Explore A Call: An Interview with Laura Sheridan-Campbell
A call to holy orders must be heard not only by the individual, but also by the gathered body of Christ where one’s Christian identity has been nourished, challenged and sustained. A formal discernment process guides those who are discerning a call as well as those who midwife that holy process. We caught up with the chief midwife, COM Chair Laura Sheridan-Campbell, for her thoughts on the revised process.
What should people know about the diocesan discernment process?
It’s a work in progress and the diocese has a tremendous gift, not only in the 18 persons currently entering the process, but in all those who support discernment, from the Commission on Ministry (COM) to at-large trainers to sponsoring priests to Parish Discernment Committees (PDCs)!
What are the main differences between this process and the previous one?
The revised process emphasizes recruitment of potential ordained leaders by sponsoring priests. It is more flexible in terms of theological formation and times of postulancy and candidacy. Finally, we now call those entering the process, “nominees,” following Episcopal Church canonical language.
Guided by a spiritual director, nominees draft and complete a ministry project with support from their sponsoring priests. The project can take place in the parish or the community. Concurrently, formal discernment begins at the local level, in missions and parishes, with laypersons. PDCs are guided by at-large diocesan members, trained in a discernment method called Listening Hearts. Additionally, what was previously a one-day interview has now been extended to an overnight discernment retreat for the bishop, canon to the ordinary, COM members and nominees who have completed a ministry project and their PDC work. Also, we now have a COM chaplain, the Rev. Canon Allisyn Thomas, to ensure pastoral care at the diocesan level for persons in the process.
What are the important dates?
Those who wish to enter the process will do so in September and the retreat will be in February.
How are these changes improvements over the last process?
Discernment is more widely distributed, happening first at the local level with sponsoring priests and PDCs, then careful psychological evaluations, then moving to diocesan level with the bishop, COM and Standing Committee. Discernment continues on all levels throughout the process and involves more people. In this diocese, we are blessed to have Listening Hearts, guided by Susan Ward of Christ Church, Coronado, that undergirds and strengthens local discernment.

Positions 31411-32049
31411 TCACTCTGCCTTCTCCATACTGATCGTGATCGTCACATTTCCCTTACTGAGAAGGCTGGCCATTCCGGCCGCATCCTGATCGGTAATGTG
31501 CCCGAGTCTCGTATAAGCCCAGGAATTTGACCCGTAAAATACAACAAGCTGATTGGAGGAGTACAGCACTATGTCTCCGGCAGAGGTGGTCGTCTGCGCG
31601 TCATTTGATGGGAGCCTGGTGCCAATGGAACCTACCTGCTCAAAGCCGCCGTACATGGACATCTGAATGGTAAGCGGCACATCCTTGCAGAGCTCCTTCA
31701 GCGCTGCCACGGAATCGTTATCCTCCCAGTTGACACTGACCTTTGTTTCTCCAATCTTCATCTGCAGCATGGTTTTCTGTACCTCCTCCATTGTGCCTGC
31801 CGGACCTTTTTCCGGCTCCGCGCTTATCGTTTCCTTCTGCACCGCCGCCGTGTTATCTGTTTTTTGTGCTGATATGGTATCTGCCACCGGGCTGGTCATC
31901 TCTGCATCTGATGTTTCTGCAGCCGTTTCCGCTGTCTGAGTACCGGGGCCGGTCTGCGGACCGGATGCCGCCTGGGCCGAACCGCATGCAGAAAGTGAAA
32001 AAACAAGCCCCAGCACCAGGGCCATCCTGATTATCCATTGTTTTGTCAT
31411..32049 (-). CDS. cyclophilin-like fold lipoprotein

Have you received any feedback from people about the changes? If so, what have they said?
Initial feedback suggests that ministry projects are bearing fruit in congregations. In some places, the revised process has played a helpful role in the self-understanding of churches. PDCs have weighed in positively on the presence of at-large members and use of the Listening Hearts method. Also, the February discernment retreat was well-received in that it allowed the COM to grow as a group, and it gathered nominees and diocesan leaders together for an extended time. I’m sure that the diocesan school for ministry that begins this fall will be a positive addition to the process, because it draws on academic and practical gifts and talents of Episcopalians in this diocese, and creates a local context for all of us to learn.
How long will the current process fit our needs?
Since it’s still a work in progress, the Diocese will continue to refine the process as new nominees bring unique circumstances and gifts (such as bi-cultural gifts), and as the school for ministry develops to incorporate a local context for formation and education, in addition to seminary training for those who are exploring a call to ordained ministry.
How does this work help us draw closer to God?
When the Church embraces the work of discernment, and acknowledges discernment as a gift of ministry, involving all orders of ministry (laity, deacons, priests and bishops), the Church becomes more the body of Christ.
The current COM is so appreciative of those who preceded us. I want to make it clear that this is not a new process, but a revised one that draws on the process facilitated by previous diocesan leaders. We also thank all nominees, postulants and candidates. It is not an easy thing to offer oneself for ordination discernment. Lots of eyes are on you, and you submit to rigorous evaluation at every turn. No one who goes through this process remains unchanged. Powerful transformation can take place, transformation that is essential to the Church’s life. This diocese is blessed with amazing people who are offering themselves in this way, that they might be ordained leaders on behalf of Christ’s mission of fearless love. +